STI/BBV testing tool for asymptomatic people

NSW STI Programs Unit, ASHM & Qld. Govt.,  2019

This resource has charts and information about how routine STI/BBV testing can be offered, who to, and how to follow up.

Developed by NSW STI Programs Unit, NSW Australia, and reproduced with permission by the Sunshine Coast Hospital and Health Service, ASHM and Communicable Diseases Branch.

 

 

STI/HIV testing tool for GPs and other primary care clinicians – updated

NSW STI Programs Unit, August 2017

The STI/HIV Testing Tool for GPs and other primary care clinicians has been updated. The tool shows how to:

• Offer routine STI/HIV testing in different consultations

• Conduct a brief risk assessment (sexual history)

• Conduct routine STI/HIV testing

• Conduct contact tracing

• Access available resources and additional support

Based on the Australian STI Management Guidelines, the tool has been developed by GPs with an interest in sexual health, sexual health and public health specialists. The tool is approved by peak bodies including the Royal Australian College of General Practice and the Australian College of Rural and Remote Medicine.

STI & BBV Testing Tool for GPs in Aboriginal Community Controlled Health Services

NSW Health, May 2016

The Aboriginal Health & Medical Research Council of NSW (AH&MRC) and the NSW STI Programs Unit (NSW STIPU) have released a new resource for GPs and other professionals in NSW working with Aboriginal people around sexual health.

The tool includes information on when to consider STI and blood borne virus testing, as well as information on contact tracing.

Download tool (PDF,  2 pages) here:  GP-Card-May-2016_web

 

 

Prevalence of chlamydia, gonorrhoea, syphilis and trichomonas in Aboriginal Australians

Prevalence of chlamydia, gonorrhoea, syphilis and trichomonas in Aboriginal and Torres Strait Islander Australians: a systematic review and meta-analysis

Sexual Health – http://dx.doi.org/10.1071/SH15171, Submitted: 25 August 2015  Accepted: 5 November 2015   Published online: 18 January 2016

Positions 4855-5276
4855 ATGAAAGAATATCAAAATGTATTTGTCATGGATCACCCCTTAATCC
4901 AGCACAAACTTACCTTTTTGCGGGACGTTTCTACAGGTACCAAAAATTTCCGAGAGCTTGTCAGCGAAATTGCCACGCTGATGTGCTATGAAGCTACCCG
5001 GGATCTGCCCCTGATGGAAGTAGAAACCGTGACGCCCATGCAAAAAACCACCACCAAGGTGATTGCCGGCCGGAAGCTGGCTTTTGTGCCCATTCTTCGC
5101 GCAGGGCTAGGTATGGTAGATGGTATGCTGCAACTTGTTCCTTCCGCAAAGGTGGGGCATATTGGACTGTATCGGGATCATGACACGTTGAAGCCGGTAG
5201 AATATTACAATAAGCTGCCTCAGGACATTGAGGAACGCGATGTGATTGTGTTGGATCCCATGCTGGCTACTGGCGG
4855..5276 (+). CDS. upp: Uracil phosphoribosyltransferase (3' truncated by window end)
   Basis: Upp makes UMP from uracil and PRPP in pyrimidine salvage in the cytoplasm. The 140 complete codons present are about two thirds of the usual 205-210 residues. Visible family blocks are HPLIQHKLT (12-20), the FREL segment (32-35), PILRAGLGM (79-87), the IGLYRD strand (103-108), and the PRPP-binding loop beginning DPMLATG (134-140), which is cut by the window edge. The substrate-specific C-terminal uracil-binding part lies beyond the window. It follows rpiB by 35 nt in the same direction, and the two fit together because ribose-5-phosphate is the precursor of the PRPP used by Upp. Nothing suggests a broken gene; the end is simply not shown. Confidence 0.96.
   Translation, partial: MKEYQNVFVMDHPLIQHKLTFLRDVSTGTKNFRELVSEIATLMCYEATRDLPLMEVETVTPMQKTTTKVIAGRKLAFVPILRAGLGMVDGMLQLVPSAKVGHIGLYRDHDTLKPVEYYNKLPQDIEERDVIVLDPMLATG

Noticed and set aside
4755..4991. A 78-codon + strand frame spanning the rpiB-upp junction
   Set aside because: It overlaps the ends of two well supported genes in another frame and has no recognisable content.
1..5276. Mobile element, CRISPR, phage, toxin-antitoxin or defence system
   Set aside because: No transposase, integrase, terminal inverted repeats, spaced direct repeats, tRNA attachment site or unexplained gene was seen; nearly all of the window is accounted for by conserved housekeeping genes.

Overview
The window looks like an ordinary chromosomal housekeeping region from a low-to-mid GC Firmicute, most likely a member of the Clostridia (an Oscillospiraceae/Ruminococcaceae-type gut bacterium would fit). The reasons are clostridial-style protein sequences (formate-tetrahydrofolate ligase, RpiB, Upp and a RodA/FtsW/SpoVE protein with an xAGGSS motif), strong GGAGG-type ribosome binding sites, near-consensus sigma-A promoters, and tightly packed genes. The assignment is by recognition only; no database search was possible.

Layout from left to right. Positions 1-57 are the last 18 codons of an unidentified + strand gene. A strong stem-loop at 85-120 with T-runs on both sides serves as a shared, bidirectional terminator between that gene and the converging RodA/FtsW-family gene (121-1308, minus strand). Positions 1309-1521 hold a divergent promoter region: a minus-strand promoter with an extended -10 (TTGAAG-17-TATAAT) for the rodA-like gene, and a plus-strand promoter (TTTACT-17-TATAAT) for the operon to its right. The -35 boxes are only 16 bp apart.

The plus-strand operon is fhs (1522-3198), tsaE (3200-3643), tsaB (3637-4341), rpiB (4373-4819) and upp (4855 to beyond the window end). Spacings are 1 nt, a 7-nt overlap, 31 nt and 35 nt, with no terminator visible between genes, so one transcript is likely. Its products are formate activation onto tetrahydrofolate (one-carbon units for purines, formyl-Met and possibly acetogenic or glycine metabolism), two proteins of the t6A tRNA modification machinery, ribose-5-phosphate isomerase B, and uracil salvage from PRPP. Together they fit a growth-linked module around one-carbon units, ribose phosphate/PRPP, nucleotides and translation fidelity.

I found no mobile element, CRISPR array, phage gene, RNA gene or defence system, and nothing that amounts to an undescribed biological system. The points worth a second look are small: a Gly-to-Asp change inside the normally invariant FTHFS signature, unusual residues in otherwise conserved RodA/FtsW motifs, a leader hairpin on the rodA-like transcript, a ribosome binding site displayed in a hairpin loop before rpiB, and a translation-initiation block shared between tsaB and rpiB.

Abstract:

Higher notification rates of sexually transmissible infections (STIs) are reported among Aboriginal and Torres Strait Islander (Aboriginal) compared with non-Aboriginal people in Australia.

The aim of this study is to estimate the pooled prevalence of chlamydia, gonorrhoea, syphilis and trichomonas among Aboriginal people in Australia by sex, age-group, setting (clinic vs population/community-based) and population group [adults, pregnant females, young people (12–29 years) and prisoners].

The databases Medline, PubMed and Web of Science were searched in May 2015. A meta-analysis was conducted to estimate the pooled prevalence of the four STIs in Aboriginal people and if possible, by gender, age-group, setting and population group. A total of 46 studies were included.

The pooled prevalence was 11.2% (95%CI: 9.4–13.0%) for chlamydia (36 studies), 12.5% (95%CI: 10.5–14.6%) for gonorrhoea (28 studies), 16.8% (95%CI: 11.0–22.6%) for syphilis (13 studies) and 22.6% (95%CI: 18.5–26.7%) for trichomonas (11 studies); however, there was significant heterogeneity between studies (I2 <97.5%, P < 0.01).

In the subgroup analysis, a higher pooled prevalence occurred in females than males for chlamydia (12.7% vs 7.7%) and gonorrhoea (10.7% vs 8.1%). The prevalence of chlamydia was 12.4% in clinic-based compared with 4.3% in population-based studies. The highest pooled prevalence by population group was among pregnant females (16.8%) and young people (16.2%) for chlamydia, pregnant females (25.2%) for trichomonas; and young people for gonorrhoea (11.9%).

This review highlights the need to decrease the prevalence of STIs among Aboriginal people through community-based programs that target asymptomatic young people.

Note: This is the abstract only, as the full text is via paid subscription only.  For full text access, please see your librarian or pay direct via journal website.